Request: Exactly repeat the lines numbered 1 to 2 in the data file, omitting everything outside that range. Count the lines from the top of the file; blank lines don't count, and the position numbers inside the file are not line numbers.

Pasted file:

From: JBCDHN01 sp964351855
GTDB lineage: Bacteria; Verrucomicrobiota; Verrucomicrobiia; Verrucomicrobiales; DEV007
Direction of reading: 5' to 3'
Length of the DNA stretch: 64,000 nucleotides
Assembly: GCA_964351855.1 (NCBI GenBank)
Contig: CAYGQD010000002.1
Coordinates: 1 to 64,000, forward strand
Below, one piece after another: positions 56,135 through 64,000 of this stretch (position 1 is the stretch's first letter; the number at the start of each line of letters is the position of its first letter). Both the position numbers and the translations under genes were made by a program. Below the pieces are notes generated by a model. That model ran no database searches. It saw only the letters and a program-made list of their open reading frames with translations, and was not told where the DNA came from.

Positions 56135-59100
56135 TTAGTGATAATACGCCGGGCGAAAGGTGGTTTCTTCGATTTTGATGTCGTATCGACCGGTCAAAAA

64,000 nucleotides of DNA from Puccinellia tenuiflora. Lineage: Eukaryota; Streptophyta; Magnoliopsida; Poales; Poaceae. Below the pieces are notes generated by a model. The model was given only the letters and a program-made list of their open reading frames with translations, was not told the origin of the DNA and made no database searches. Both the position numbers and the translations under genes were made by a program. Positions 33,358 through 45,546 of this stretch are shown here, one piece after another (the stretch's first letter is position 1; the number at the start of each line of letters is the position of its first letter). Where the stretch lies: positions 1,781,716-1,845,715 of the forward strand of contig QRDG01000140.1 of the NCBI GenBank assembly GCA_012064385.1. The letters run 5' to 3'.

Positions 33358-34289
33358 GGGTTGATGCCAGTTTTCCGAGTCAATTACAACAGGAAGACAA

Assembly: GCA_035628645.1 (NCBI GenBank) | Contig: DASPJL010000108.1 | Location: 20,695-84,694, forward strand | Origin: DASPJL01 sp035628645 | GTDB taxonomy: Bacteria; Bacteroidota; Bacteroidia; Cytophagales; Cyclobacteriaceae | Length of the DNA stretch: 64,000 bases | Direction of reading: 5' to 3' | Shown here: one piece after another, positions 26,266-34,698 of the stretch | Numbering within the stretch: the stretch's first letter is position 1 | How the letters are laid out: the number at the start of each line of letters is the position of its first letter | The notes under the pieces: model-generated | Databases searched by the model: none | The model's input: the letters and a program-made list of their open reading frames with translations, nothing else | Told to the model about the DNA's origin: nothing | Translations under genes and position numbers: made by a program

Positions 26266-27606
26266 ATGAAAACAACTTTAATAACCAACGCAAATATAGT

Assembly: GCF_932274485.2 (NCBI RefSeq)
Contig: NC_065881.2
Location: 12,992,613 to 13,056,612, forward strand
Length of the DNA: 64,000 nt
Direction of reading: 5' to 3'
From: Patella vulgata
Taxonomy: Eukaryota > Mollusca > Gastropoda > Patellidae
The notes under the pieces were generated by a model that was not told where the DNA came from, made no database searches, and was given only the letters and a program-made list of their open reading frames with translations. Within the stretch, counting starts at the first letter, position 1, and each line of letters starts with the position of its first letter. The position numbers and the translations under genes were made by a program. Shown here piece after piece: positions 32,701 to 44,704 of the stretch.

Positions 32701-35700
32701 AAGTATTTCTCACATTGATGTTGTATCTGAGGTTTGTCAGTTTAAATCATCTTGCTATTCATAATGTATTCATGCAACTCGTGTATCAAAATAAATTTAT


From: JBCDHN01 sp964351855
GTDB lineage: Bacteria; Verrucomicrobiota; Verrucomicrobiia; Verrucomicrobiales; DEV007